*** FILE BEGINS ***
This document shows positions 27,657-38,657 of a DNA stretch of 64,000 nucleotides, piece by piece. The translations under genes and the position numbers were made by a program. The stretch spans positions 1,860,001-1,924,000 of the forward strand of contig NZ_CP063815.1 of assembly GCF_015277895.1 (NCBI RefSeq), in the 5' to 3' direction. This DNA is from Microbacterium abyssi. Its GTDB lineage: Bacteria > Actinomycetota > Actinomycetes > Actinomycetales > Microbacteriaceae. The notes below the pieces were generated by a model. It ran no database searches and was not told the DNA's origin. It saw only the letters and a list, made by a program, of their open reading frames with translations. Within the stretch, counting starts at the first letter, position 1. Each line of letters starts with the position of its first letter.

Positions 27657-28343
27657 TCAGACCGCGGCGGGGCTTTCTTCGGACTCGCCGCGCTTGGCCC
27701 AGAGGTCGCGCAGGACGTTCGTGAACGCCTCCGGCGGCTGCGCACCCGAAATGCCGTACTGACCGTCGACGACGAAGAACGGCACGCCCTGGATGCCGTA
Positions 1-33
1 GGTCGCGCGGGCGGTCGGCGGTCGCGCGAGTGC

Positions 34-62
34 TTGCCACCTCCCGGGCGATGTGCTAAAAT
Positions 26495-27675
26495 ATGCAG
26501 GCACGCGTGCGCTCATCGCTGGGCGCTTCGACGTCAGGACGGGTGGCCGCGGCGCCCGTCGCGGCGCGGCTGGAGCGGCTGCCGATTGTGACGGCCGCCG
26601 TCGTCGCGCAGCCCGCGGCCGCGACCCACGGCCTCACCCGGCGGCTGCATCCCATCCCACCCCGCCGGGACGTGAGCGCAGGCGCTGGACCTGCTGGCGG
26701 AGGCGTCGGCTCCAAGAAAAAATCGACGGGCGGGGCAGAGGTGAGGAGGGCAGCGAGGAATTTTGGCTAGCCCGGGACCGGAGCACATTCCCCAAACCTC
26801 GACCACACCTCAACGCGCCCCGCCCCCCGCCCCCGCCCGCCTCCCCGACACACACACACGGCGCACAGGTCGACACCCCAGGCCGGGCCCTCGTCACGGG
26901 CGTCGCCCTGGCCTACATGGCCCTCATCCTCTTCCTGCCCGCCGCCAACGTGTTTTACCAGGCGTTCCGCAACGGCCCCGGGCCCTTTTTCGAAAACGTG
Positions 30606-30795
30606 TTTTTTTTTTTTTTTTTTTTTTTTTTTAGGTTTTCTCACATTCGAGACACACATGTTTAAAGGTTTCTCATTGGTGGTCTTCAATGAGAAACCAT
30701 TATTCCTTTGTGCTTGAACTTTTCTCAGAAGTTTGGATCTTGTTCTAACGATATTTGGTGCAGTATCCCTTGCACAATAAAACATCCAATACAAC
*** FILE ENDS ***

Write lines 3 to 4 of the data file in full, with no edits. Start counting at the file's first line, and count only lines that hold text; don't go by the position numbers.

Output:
27657 TCAGACCGCGGCGGGGCTTTCTTCGGACTCGCCGCGCTTGGCCC
27701 AGAGGTCGCGCAGGACGTTCGTGAACGCCTCCGGCGGCTGCGCACCCGAAATGCCGTACTGACCGTCGACGACGAAGAACGGCACGCCCTGGATGCCGTA